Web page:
Old 11-08-04, 11:53 AM
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Yea, I also don't get the story. They must have been crossing when they shouldn't have... which makes me wonder - why not charge the mother with manslaughter or something? At least child neglect for not having the good sense to wait til they were supposed to cross....
Old 11-08-04, 11:54 AM
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BTW, I've just noticed this:
The Velez family wants to change Florida law banning drivers from talking on cell phones without hands-free earpieces.
Studies have shown that hands-free earpieces do not make one a safer driver. Some suggest that it's actually safer to not use the handsfree kit.
Old 11-08-04, 11:55 AM
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Clarification:

http://www.orlandosentinel.com/news/...home-headlines


Tiny Victoria Velez hung on to life longer than her big sister, but only for a day.

The girls, age 2 and 5, were hit Wednesday as they entered a crosswalk with their mother, who was pushing Victoria in a stroller across busy Goldenrod Road. Anjelica, the 5-year-old kindergartner, walked a few steps ahead.

In an instant, a sport utility vehicle ran a red light, struck the girls and began a slow-motion tragedy that claimed Anjelica a few hours later and Victoria on Thursday afternoon.

While strangers placed a wooden cross, flowers and toys at an impromptu memorial at the accident scene, the Velez family huddled around their younger daughter as she died at Arnold Palmer Hospital for Children & Women. Less than 24 hours earlier, Anjelica had died at the nearby Orlando Regional Medical Center.

Ivan and Yamilka Velez had lost their only children.

Ivan Velez was serene as he spoke about his daughters Thursday night.

"We've not only lost Anjelica, but Victoria also," he said in Spanish. "They were my world and our treasure."

"This is indescribable," said Esdras Toirac, the pastor of Primera Iglesia Bautista Ebenezer church who accompanied the family Wednesday and Thursday at the hospital. "They are still in a terrible shock."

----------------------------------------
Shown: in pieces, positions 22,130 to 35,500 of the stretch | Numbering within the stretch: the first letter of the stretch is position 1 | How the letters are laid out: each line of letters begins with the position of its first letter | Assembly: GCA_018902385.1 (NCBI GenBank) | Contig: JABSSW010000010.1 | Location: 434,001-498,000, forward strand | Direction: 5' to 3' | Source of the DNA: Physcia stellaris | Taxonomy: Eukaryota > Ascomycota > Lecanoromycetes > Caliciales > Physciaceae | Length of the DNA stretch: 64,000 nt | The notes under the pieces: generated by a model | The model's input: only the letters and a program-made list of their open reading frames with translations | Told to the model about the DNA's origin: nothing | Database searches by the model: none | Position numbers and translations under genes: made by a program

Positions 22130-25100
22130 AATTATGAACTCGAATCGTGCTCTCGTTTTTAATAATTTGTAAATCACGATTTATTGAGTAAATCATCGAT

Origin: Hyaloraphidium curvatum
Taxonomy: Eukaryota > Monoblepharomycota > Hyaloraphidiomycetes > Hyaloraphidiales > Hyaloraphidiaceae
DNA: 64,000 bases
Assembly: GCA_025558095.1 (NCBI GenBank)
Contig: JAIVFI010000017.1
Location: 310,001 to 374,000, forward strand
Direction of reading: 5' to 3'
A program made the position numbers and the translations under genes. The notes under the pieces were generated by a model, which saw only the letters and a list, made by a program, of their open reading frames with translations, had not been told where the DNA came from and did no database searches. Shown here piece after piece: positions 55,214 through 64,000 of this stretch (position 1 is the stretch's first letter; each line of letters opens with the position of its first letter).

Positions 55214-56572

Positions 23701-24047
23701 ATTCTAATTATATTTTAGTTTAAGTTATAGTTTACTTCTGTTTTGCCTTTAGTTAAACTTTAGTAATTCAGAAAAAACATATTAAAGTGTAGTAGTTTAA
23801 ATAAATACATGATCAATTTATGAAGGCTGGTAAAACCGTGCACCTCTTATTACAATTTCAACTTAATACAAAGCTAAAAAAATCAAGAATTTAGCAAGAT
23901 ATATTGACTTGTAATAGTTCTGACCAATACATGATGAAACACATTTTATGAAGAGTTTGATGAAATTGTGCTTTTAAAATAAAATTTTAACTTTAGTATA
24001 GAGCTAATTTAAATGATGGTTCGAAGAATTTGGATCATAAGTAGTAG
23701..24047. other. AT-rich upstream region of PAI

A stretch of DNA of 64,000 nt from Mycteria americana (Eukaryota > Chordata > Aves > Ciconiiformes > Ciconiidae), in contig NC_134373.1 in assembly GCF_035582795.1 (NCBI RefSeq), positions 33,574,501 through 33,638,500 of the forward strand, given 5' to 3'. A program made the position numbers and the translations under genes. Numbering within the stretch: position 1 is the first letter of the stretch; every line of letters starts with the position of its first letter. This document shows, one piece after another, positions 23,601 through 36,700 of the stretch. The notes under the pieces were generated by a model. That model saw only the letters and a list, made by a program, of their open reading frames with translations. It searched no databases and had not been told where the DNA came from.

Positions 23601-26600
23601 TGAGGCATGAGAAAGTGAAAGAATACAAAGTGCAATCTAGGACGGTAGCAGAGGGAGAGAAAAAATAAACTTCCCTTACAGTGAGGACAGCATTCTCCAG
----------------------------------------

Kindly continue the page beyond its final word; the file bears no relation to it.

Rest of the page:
The girls' mother, Yamilka Velez, 28, was pushing the stroller while Anjelica walked ahead at about 3:15 p.m. Wednesday through a crosswalk when a 2003 Honda CRV driven by Ashley Townsend, 22, struck them. The mother was uninjured.

At Cheney Elementary School, a counselor arrived Thursday morning to help Anjelica's kindergarten classmates cope.

"She was just a very sweet little girl and her teacher is going to miss her tremendously," said Principal Lorrie Butler. "They talked about it, but their grieving process is different, so throughout the day they would remember her and ask about what happened."

While the Velez family, friends, church members and classmates grieved, authorities said they have yet to decide what charges, if any, Townsend may face.

Trooper Kim Miller, a Florida Highway Patrol spokeswoman, said that traffic-homicide investigators have not finished their investigation, which will be forwarded to the Orange-Osceola State Attorney's Office.

Randy Means, executive director at the State Attorney's Office, said whether a traffic offense rises to the level of a criminal act depends on the driver's intent and whether probable cause exists.

"The difference is that there has to be a great disregard for the safety and welfare for others involved in the accident before it rises to a crime," Means said. "What she was doing, how fast was she driving, the victims' position -- all that comes into play to see if there was a total disregard."

Townsend could not be reached for comment Thursday, but a friend described the young woman as saddened.

"She's shaken up," said Jenna Roth, a friend and fellow sister of the Kappa Kappa Gamma sorority at the University of Central Florida, of which Roth is president. "Our hearts and our prayers definitely go out to the family of the victims."

Witnesses told investigators that Townsend ran a red light while talking on her cell phone.

"We actually have no skid marks, so it's going to be very difficult" to estimate her speed, Miller said. "Preliminary results don't show an excessive amount of speed."

State records show Townsend has had two speeding tickets; one each in Leon and Seminole counties in recent years.

Near the site of the accident -- a crosswalk across six lanes of the north Goldenrod and Bates roads intersection -- three women knelt silently Thursday afternoon after arranging colorful flowers and a sign that marked the spot.